Another complaint I have is the treatment of Alan. In the first movie Zach Galifianakis stole the show as the eccentric Alan. As big of an idiot he was, you loved him because he was genuine and just couldn’t seem to get right. In The Hangover: Part II Alan borders on being mentally challenged in some scenes. I’m not kidding. They’ve basically taken the loveable character and ratcheted his stupidity up a few notches to where he has become a caricature of the Alan we met in the first movie. I think Galifianakis is amazingly talented, but he needs to avoid being typecast into the role of offbeat weirdo. I think he’s a better actor than that. He’s bordering on Michael Cera territory where he’s basically the same character in every movie, just with a few minor tweaks. Alan is very similar to Ethan Tremblay from Due Date as well as The Hermit from Operation: Endgame.
Overall, I’m torn as to whether or not I recommend that you see The Hangover: Part II in theaters. Here’s what will help you decide whether or not it’s worth your investment. Watch the trailers. If you think they’re really funny and would love to see those scenes again in their entirety, go ahead and pay for your ticket. With the exception of the strip club, every decent laugh in the movie can be seen in the trailers. It’s that simple.
I had fairly low expectations for The Hangover: Part II. I’ve made the joke that they’re going to make The Hangover Part III: The Guys Stumble Upon & Abuse a Dead Horse Next to a Dry Well. The Hangover: Part II shows that they’ve basically picked all of the ripe fruit off the comedic tree for this franchise and hopefully they won’t try to sucker more money out of people after this one. Bottom line: I think they really captured “lightning in a bottle” with The Hangover. The sequel shows the inherit problems with revisiting a film like that a few years later. The chemistry is slightly off between actors and they seem to be searching to recapture the essence of the characters they played in the first film. Something about the whole movie just seems "off". It’s good for a few laughs, but if you’re looking for laughs of the same proportion of the original movie, I’m fairly certain you’ll be disappointed. Some of you might just find yourselves wishing someone would “roofie” you so you could forget the shame of knowing you paid full price to see The Hangover: Part II.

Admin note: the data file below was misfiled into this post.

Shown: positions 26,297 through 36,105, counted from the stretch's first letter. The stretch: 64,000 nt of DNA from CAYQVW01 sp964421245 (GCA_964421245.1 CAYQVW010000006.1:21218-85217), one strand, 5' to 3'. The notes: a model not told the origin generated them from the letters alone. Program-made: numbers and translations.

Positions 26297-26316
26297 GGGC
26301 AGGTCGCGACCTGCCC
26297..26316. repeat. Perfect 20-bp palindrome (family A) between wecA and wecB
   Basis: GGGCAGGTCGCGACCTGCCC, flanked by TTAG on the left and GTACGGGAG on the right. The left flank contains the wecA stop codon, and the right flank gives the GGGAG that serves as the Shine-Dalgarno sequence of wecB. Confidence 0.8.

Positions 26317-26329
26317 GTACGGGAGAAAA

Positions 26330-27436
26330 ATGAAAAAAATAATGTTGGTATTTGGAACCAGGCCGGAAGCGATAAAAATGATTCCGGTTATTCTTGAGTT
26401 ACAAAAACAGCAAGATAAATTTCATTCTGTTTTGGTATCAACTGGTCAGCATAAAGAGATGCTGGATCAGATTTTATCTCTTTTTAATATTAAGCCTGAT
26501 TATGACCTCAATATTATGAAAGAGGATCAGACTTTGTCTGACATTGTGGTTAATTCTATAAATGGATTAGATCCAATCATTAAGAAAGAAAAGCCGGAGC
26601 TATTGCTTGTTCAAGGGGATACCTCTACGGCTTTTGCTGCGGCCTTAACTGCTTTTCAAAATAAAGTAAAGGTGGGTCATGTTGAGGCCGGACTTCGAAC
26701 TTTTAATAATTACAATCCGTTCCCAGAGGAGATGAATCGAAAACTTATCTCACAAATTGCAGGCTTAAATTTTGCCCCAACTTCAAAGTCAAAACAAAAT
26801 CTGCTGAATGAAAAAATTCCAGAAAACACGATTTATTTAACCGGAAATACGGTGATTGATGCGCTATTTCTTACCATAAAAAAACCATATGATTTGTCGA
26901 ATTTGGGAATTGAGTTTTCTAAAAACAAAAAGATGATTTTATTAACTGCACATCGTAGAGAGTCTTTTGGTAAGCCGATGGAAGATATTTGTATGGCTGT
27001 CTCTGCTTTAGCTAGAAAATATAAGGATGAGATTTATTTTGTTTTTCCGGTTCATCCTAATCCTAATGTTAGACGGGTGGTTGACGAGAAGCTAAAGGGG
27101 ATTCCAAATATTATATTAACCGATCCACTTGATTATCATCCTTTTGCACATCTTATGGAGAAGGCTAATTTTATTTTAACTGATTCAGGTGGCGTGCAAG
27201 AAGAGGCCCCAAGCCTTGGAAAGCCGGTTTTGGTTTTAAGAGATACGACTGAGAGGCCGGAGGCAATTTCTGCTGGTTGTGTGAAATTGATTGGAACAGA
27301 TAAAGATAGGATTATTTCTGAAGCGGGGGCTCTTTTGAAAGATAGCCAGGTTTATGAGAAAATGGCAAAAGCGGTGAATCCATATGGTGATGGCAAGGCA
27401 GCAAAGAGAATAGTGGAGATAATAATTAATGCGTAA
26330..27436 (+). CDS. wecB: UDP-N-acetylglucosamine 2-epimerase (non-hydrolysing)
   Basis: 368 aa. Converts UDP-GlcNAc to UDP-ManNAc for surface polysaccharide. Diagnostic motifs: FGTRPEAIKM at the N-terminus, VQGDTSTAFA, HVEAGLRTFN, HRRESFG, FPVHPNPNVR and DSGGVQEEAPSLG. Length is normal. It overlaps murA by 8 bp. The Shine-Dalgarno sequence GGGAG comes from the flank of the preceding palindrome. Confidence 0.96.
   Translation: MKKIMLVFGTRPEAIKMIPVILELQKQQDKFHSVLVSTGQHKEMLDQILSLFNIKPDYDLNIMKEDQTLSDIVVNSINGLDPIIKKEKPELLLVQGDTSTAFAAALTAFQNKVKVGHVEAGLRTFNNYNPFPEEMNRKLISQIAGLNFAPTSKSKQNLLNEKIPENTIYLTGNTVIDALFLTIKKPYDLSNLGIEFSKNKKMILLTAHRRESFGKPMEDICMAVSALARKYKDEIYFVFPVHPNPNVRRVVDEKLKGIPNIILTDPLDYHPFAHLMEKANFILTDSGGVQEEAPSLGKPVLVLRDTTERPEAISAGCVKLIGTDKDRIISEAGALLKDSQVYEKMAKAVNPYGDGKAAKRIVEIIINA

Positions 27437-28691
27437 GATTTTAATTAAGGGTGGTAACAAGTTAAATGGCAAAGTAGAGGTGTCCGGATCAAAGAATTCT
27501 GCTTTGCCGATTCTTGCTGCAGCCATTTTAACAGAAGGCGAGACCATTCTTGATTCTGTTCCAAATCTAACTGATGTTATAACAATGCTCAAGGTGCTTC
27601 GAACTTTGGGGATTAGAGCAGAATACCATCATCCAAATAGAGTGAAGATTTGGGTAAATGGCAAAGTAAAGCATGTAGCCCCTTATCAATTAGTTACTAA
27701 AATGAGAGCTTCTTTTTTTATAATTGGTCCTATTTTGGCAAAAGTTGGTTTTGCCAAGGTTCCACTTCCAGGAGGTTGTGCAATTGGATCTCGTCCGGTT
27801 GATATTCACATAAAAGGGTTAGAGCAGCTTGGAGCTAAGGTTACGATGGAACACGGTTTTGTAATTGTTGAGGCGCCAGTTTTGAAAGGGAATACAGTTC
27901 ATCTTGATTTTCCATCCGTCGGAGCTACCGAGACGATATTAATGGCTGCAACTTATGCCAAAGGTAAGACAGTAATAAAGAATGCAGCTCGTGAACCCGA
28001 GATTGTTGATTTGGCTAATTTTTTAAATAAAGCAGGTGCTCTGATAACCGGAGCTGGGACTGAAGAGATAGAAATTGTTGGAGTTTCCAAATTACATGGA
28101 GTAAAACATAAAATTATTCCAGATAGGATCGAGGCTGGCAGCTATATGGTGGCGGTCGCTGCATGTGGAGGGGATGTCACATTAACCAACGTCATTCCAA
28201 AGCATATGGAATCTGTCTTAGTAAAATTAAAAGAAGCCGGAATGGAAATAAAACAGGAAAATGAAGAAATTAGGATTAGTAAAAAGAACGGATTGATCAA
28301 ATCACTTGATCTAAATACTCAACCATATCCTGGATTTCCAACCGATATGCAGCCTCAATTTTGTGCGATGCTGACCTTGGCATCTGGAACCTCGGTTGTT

Verdict: It’s good for a few chuckles, but overall, it’s nowhere near as wonderful as the original. If you are dying to see it I suggest attending a matinee. That way you won’t feel quite as embarassed about filling the pockets of the movie executives who will be laughing at you on their way to the bank. If you are on the fence, I’d just suggest you wait for the film to release on home video. It’s not going to be as discussed at the water cooler as The Hangover so you won't be missing out.
Acting: Really disappointed in the handling of Alan. He is much dumber than he was in the first movie. It reminds me of how Cousin Eddie was portrayed in Christmas Vacation 2. I couldn’t watch past the first 15-20 minutes because they more or less made Eddie mentally challenged instead of just a loveable fool (which isn't funny). They’re awfully close to doing that with Alan in this movie.
Parenting: I know I promised not to stand on a soapbox on my blog, but I couldn’t help but be taken aback by the fact that a few parents brought their kids to see the movie. Not teenagers, but 11-12 year olds...maybe younger. Should be a fun drive home explaining the strip club sequence to the kids. If you can’t hire a babysitter, be responsible and wait to see the movie later. You’re a parent now, your kids come before yourself.